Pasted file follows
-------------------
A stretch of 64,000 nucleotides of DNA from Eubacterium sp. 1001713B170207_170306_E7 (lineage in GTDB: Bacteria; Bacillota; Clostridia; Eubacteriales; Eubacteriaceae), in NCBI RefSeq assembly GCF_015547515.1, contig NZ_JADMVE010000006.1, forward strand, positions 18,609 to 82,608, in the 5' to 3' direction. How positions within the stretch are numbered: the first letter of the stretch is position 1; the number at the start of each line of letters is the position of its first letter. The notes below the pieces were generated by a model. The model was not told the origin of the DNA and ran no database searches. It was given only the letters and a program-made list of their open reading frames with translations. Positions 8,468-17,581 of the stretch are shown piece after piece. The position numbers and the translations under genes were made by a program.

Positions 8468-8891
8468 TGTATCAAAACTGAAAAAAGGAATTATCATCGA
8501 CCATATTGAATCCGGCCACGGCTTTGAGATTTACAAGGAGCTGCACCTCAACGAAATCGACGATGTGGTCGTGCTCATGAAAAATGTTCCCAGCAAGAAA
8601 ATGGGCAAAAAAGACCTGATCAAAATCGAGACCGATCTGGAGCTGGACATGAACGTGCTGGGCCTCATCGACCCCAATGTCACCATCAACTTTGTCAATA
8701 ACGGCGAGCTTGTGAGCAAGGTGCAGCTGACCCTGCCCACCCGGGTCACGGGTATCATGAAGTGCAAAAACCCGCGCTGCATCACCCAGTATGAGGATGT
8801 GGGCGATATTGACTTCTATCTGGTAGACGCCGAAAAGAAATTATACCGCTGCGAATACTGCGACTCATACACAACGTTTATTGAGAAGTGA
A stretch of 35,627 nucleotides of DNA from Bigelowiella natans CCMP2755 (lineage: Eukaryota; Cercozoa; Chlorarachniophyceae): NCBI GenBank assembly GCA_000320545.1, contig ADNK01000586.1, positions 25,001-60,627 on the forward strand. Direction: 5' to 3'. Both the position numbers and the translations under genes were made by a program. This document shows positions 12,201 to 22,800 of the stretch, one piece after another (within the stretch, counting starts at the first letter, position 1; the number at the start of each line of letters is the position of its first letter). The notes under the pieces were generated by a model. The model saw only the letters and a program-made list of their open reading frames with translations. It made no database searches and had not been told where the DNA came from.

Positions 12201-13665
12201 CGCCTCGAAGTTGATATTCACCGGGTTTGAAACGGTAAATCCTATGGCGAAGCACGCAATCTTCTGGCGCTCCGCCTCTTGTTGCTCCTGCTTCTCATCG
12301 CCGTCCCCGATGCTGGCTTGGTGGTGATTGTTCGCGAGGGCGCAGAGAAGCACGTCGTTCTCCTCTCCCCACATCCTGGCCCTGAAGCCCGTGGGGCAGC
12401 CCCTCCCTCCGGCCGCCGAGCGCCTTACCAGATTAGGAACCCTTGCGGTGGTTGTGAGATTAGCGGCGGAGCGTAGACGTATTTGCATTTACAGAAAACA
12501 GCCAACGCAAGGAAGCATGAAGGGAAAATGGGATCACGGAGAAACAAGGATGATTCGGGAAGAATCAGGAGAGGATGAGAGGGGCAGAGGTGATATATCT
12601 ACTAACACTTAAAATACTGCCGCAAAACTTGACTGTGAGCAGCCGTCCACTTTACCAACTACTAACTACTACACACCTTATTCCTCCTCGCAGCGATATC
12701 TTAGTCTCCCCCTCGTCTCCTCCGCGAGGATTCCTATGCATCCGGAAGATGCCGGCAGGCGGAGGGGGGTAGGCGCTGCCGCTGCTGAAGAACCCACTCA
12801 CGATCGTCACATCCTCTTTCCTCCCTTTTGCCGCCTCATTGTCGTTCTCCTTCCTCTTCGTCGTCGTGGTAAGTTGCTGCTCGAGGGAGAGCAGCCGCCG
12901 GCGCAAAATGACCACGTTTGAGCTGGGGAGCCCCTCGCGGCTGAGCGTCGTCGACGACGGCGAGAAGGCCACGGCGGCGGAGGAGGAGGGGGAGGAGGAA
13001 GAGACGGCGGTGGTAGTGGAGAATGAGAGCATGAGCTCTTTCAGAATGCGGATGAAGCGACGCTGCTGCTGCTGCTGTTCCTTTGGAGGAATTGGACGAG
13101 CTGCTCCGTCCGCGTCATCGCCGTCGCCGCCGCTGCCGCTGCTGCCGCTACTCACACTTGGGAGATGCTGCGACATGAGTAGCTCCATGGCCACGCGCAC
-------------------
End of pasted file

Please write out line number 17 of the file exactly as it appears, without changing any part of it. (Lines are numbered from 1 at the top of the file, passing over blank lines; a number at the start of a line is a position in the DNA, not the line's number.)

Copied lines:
12901 GCGCAAAATGACCACGTTTGAGCTGGGGAGCCCCTCGCGGCTGAGCGTCGTCGACGACGGCGAGAAGGCCACGGCGGCGGAGGAGGAGGGGGAGGAGGAA